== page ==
Anyone else having daily episodes of AF long term?

I am having daily episodes regardless of what activities I'm doing etc.  I often read of people having AF one a year or every few months....is daily a really bad sign?   (I'm 49 with no known underlying factors. 

Also aside from bloods for thyroid diabetes and anaemia, an ECG, 48 hr monitor and a heart ultrasound is there any other test I should be pushing for?

With thanks

12 Replies

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  • This is about normal for many people in fact some are permanently in AF. If the treatment you have so far had does not help your symptoms then you should ask to see an electrophysiologist who is a cardiologist specialising in arrhythmias.

  • I am on persistent AF (ie 24/7). 

  • Thank you for replies so far.  When you say daily or even constant a-fib is not unusual, do. You mean without medication or can I expect it regardless?   I'm only in  my 40s-I absolutely can't go on like this. 

    I don't have any medicine yet - seeing cardiologist later this week.

  • I am on Bisoprolol and Digoxin (both for rate control) and warfarin as the Anticoagulant. Previously switched from Apixaban so as to have an ablation. I am not on any medication to control rate. In MY case my EP took me off flecainide 7 or 8 weeks after starting it since I had a cardioversion and I only lasted in NSR for just over 24 hours. He said no point taking it for no or minimal affect. Awaiting a second ablation. 

  • hi, how long do your episodes last, do you have fast heartbeat with symptoms?

  • scottishmuppet I forgot to mention I found flecanide helps.

  • Hi captainKFF - some episodes are minutes long others several hours.  Record breaker was 26 hours at the weekend but that was a one off.  I have a low resting HR and the maximum I seem to reach is about 80bpm which feels fast but I know isn't really. For me the real bugger is the irregular beat and the sheer force of it - literally feel my arms shake.  

  • I think the problem is that you haven't seen the cardiologist yet so don't know what medication or other treatment may suit you. Try and hang on in there until your appointment- have you been an athlete previously?

  • Hi RosyG no not an athlete just a busy ordinary sort of person - mum to twins,  work pt from home.   All quite unremarkable and clean living 😊

  • Try to avoid medication as long as you can.  Some people think supplements help, such as magnesium.  You will see lots of posts on this.  Sometimes the vagus nerve has an influence.  I have been going to a chiropractor and he uses a device called a scenar.  He has adjusted my neck and back and the scenar device is supposed to impact the nerves.  AF is so unpredictable it is difficult to know what helps.  This is the first time this chiropractor has had a patient who wants to see if what he does can help.  So I am an experiment of one.  So far, I am reasonably sure it has helped me. But only time will tell what the long term impact will be.  I am still having treatments.  I do not take any medications for any health issues including AF.  I tried medications, two and one half years ago, for AF and they made it worse. If you want more details, send me a message and I will give you more information.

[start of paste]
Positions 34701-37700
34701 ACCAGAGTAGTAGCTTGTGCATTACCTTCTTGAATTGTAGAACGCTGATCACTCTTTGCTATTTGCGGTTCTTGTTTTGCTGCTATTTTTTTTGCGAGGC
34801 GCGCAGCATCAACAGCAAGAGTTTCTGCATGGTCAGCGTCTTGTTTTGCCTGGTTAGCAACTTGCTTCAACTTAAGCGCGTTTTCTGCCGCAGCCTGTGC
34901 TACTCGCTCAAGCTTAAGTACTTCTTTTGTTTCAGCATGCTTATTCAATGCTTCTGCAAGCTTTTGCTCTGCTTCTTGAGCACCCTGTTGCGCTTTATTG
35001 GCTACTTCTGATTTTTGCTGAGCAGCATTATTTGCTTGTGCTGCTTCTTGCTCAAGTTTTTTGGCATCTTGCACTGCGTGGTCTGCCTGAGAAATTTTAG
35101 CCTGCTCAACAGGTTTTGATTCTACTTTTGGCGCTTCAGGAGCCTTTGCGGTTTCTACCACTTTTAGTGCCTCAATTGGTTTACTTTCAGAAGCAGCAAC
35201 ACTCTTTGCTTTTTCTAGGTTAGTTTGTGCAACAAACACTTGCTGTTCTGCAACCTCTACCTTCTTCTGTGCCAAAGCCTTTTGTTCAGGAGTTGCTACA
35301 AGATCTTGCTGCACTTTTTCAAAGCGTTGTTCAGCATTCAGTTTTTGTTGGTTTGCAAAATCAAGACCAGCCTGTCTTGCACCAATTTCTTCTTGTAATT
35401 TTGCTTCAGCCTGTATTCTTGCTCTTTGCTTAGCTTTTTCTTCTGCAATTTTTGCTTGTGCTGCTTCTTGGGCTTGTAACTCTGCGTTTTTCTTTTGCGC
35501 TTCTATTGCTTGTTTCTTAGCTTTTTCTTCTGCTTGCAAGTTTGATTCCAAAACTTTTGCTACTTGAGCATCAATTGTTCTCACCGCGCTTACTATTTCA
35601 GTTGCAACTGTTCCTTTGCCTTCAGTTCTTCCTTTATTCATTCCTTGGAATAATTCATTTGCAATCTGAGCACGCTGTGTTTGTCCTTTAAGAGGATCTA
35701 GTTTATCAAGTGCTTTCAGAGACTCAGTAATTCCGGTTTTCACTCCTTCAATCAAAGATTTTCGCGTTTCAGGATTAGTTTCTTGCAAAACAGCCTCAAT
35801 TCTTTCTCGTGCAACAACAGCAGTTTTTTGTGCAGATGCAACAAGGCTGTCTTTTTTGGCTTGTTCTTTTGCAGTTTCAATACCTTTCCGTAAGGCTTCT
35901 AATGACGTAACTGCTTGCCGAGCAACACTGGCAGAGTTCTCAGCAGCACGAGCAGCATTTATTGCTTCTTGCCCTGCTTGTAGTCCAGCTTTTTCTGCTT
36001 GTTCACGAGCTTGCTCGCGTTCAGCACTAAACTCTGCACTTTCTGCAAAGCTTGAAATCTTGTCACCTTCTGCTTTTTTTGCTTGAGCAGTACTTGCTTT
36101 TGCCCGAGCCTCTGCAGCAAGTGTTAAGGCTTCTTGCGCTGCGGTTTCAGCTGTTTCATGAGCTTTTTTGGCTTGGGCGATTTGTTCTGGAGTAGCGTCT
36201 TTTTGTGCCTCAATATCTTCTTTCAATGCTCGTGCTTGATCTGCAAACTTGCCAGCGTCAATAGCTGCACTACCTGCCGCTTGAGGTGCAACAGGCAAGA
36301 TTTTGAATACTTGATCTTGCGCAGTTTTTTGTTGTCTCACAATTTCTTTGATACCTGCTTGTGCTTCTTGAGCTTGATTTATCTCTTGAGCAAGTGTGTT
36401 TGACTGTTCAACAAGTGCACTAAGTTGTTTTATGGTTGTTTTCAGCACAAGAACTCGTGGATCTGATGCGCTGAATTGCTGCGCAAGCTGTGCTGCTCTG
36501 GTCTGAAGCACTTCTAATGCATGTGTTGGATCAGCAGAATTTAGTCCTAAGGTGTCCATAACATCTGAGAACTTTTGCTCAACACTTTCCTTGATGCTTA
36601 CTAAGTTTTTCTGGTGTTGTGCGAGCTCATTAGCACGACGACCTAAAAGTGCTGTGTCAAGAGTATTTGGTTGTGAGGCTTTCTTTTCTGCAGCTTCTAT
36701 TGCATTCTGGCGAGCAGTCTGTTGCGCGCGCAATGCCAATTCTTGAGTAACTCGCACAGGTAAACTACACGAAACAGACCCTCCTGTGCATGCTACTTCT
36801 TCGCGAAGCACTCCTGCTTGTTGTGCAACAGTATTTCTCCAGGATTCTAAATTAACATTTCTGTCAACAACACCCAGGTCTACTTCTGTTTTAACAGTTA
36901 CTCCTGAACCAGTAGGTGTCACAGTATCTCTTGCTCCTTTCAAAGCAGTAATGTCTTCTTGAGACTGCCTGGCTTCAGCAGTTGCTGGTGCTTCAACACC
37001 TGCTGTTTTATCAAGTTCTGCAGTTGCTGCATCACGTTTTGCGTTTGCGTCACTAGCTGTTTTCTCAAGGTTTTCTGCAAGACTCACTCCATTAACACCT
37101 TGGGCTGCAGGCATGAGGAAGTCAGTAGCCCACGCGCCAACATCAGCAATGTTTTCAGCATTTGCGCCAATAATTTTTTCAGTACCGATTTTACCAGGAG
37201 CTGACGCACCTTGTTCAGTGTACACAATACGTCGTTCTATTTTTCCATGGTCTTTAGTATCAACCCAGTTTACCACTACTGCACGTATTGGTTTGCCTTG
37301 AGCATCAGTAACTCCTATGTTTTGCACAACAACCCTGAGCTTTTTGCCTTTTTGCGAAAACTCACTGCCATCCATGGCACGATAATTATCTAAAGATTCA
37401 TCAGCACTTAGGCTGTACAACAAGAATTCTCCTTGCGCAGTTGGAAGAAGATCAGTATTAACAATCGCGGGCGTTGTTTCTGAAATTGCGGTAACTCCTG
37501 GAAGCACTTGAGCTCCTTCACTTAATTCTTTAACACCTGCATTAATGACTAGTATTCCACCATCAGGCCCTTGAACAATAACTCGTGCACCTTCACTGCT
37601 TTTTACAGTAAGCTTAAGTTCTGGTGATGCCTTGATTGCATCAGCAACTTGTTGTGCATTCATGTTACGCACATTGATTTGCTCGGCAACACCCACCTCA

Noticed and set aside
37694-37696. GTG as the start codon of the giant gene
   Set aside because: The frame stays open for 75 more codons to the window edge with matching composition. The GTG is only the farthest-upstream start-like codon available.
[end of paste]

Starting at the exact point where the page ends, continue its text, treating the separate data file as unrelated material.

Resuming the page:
• Hi EngMac

    I have ignored ocassional irregular heart beat for many years, meaning no meds, until the episodes became more often and prolong.went to see Cardiologist,after number  of tests, Bisoprolol has been prescribed.I have taken it only as PIP, helping to return heart beat to normal. Every 6 month on my check up,Dr.was not happy with my med. "schedule ".I explained, that  after taking every day, it reduced BP much ,that make me feel weak. Therefore,I still taking it as PIP. Eventually, cardiologist has agreed on it and prescribed anticouggalant as a must to prevent stroke. In order not to have  arrthytmia for long, and in case Bisoprolol as PIP do not help, I am taking 25 mg. Flecidiane , that as a Amidorone that has been prescribed previously, helps to stop arythmia, but  make my over all physical conditions awful. Cold, headache,weakness,depression,etc. Anyway, here is the choice .to take, or not to take.

    Still, everybody have different approach , and should be tested themselves. The chiropractor's approach is very appealing and would be interesting to know the impact of scenar?? 

    Thank you for your post 

  • I live in Canada and here the first visit to the chiropractor is free.  Over a number of appointments, he adjusted my neck and back which were out of alignment.  My wife tells me my posture is much better and I no longer snore at night.  I can also now turn my head left and right the correct amount whereas before I could not.  Now I can often stop an AF episode if I stand up just as it starts or if I put pressure on the back of my neck.  When I first started receiving the scenar treatments, if I sat in a chair the wrong way I would go into AF which would stop if I stood up.  This cause of AF seems to happen much less frequently.  I also seem to get AF if I don't have food in my stomach.  If I eat more frequently, this seems to help; and if I eat some food before I go to bed, I have less chance of getting AF at night which was the time I would get it most frequently before.  I think something has changed; but why or for how long is anybody's guess.  With AF, it seems trial and error solutions are sometimes worth the effort.  Maybe you should visit a chiropractor to see if this could help you. The vagus nerve impacts many organs; and if the spine is out of wack, adjusting it could be beneficial.  My bother-in-law has diabetes.  A chiropractor told him, if he adjusted his back, his sugar levels would be greatly improved.  The chiropractor did his thing and now his sugar levels are greatly improved.

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